Re: The Old Man and The Sea
That was a nice read. Thank you :D
I won't attempt to edit it as I've seen that others have done that already; but what I'd like to do is offer some information regarding the use of symbolism: baseball (our modern day heros), lions (our pride & courage), and the sea (Nature); Furthermore, I too haven't read the Old Man in the Sea for ages, and I have never read cliff notes or such either, but I can tell you my interpretation of the novella in one sentence: There's only one way for Mankind to overcome Nature: through humility, and never through pride.
Joe DiMaggio: Santiago's idol. A New York Yankee (whose father was a fisherman) who always performed his best, despite injuries and obstacles.
lions: The great creatures on the beaches of Africa about which Santiago dreams. Santiago loves great and majestic animals and considers them as his peers.
Unlike other fishermen, who see the ocean merely in terms of economic gain, Santiago looks on the sea and its inhabitants with love and respect. Notably, he prefers to call the sea "la mar," its feminine form, rather than the harsher, masculine "el mar."
Hopefully, nobody who has ever read The Old Man and the Sea could possibly fail to understand that, for most people, doing a job well, even, or especially, a physically taxing job, provides an abiding sense of gratification and self worth.
Christian symbolism, especially images that refer to the crucifixion of Christ, is present throughout The Old Man and the Sea. During the old man's battle with the marlin, his palms are cut by his fishing cable. Given Santiago's suffering and willingness to sacrifice his life, the wounds are suggestive of Christ's stigmata, and Hemingway goes on to portray the old man as a Christ-like martyr. As soon as the sharks arrive, Santiago makes a noise one would make "feeling the nail go through his hands and into the wood." And the old man's struggle up the hill to his village with his mast across his shoulders is evocative of Christ's march toward Calgary. Even the position in which Santiago collapses on his bed—he lies face down with his arms out straight and the palms of his hands up—brings to mind the image of Christ on the cross. Hemingway employs these images in order to link Santiago to Christ, who exemplified transcendence by turning loss into gain, defeat into triumph, and even death into life.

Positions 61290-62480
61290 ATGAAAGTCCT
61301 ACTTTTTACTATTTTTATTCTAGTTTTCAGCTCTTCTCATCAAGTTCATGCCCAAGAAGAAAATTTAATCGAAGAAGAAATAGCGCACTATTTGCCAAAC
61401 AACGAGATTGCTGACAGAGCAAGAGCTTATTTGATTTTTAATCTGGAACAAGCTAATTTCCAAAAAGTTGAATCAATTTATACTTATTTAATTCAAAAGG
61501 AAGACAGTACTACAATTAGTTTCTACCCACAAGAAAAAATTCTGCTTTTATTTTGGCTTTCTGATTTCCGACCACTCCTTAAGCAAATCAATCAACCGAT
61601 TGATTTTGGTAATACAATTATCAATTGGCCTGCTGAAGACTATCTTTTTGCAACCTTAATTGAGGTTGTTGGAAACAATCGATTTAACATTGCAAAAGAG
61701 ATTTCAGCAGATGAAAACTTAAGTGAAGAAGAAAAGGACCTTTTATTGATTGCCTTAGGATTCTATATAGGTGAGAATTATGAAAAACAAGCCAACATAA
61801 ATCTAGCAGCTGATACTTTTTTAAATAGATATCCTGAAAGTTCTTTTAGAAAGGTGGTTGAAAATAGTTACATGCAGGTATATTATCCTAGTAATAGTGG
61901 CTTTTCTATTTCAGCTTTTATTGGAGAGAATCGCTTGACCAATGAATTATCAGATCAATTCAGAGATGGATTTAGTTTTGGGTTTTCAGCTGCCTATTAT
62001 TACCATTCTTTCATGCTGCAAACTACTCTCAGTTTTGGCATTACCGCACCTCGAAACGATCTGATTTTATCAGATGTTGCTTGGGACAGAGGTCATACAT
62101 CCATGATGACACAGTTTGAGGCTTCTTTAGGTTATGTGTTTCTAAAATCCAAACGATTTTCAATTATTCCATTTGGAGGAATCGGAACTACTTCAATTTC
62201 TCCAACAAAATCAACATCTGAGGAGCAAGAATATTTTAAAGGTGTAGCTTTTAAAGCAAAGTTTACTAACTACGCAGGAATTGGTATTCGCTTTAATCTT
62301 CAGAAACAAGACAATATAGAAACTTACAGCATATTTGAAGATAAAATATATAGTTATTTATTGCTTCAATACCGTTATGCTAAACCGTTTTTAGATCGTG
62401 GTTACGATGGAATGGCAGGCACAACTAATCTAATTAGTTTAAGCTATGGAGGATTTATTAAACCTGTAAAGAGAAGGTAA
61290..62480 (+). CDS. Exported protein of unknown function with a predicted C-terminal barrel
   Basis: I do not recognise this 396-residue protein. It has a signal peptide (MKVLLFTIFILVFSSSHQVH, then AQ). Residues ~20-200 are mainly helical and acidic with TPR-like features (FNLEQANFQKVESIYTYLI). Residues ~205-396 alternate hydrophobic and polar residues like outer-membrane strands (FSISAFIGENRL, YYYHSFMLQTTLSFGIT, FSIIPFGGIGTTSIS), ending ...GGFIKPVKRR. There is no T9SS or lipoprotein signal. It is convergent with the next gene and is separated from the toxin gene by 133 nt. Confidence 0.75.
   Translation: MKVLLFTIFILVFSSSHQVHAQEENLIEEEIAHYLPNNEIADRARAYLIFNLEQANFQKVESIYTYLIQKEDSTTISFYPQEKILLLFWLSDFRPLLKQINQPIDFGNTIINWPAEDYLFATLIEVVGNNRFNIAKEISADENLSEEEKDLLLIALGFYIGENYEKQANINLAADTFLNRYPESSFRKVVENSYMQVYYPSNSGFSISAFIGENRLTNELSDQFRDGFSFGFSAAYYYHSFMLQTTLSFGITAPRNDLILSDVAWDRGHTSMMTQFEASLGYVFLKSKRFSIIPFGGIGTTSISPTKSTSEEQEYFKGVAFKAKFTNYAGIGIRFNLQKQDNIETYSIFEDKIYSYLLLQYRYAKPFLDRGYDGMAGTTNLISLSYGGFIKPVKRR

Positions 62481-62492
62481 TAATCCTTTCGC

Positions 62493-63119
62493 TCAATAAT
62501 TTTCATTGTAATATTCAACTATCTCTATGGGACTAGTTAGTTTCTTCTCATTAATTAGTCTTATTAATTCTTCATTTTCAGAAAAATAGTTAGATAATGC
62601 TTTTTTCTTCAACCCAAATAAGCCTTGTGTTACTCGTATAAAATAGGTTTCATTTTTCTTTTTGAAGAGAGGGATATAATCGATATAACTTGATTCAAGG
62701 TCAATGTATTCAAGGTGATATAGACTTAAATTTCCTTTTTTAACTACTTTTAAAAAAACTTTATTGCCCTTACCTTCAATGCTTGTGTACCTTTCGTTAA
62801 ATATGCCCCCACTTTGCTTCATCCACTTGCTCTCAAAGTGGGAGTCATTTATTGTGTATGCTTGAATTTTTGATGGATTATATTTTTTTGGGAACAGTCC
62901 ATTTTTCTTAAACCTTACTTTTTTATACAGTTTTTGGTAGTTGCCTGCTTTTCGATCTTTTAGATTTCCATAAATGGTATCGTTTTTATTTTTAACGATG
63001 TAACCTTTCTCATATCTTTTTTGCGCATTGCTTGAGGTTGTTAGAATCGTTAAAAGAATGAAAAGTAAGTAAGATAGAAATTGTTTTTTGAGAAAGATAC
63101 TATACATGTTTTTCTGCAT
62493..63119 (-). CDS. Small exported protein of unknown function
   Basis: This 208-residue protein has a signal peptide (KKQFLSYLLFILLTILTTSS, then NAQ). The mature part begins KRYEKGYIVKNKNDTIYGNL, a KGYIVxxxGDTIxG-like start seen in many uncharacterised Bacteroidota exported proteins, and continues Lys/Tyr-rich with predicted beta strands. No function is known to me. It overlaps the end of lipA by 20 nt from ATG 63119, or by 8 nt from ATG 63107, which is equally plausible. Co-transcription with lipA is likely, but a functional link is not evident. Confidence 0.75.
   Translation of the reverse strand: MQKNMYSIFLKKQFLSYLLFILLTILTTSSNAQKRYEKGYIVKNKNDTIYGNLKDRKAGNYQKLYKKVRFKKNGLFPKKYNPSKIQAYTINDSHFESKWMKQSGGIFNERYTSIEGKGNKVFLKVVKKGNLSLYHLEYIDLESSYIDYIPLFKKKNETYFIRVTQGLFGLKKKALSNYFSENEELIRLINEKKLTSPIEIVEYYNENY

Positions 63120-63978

In this quote Santiago is seen defending his accomplishment with great courage and ferocity. Santiago experienced a personal triumph to catch the great fish, and takes great pride in his prize marlin. This excerpt is allegorical because man is faced daily with the option to fight back, and to defend what he thinks is rightfully his. The old man had the option to fight back, as does man in life. This excerpt also comment on the duality of man, and shows how relentless man can be to maintain his accomplished goal. Even if defending that goal could mean death, man has the ability to struggle to protect his achievement. Santiago’s battle at sea concludes with the sharks, and the old man proves himself a champion of struggle and hardship.
... the dream of lions on the coast of Africa draws attention to Santiago's personal history as a Spaniard from the Canary Islands. Santiago is the Spanish name for James, the patron saint of Spain. Like Santiago, St. James was a fisherman before he heeded Christ's call to be a fisher of men, and it was he who first brought Christianity to Spain. This parallel further casts a religious air around Santiago and his ensuing struggle. And as St. James was the special patron saint of the Spanish conquistadors who fought to bring their values to the New World, there is a suggestion that Santiago is bringing his heroic values to the New World as well.
Hemingway says of Santiago, "He was too simple to wonder when he had attained humility. But he knew he had attained it and he knew it was not disgraceful and it carried no loss of true pride"
Re: The Old Man and The Sea
Wow! Wow! That is really something. Thanks, Cas! :D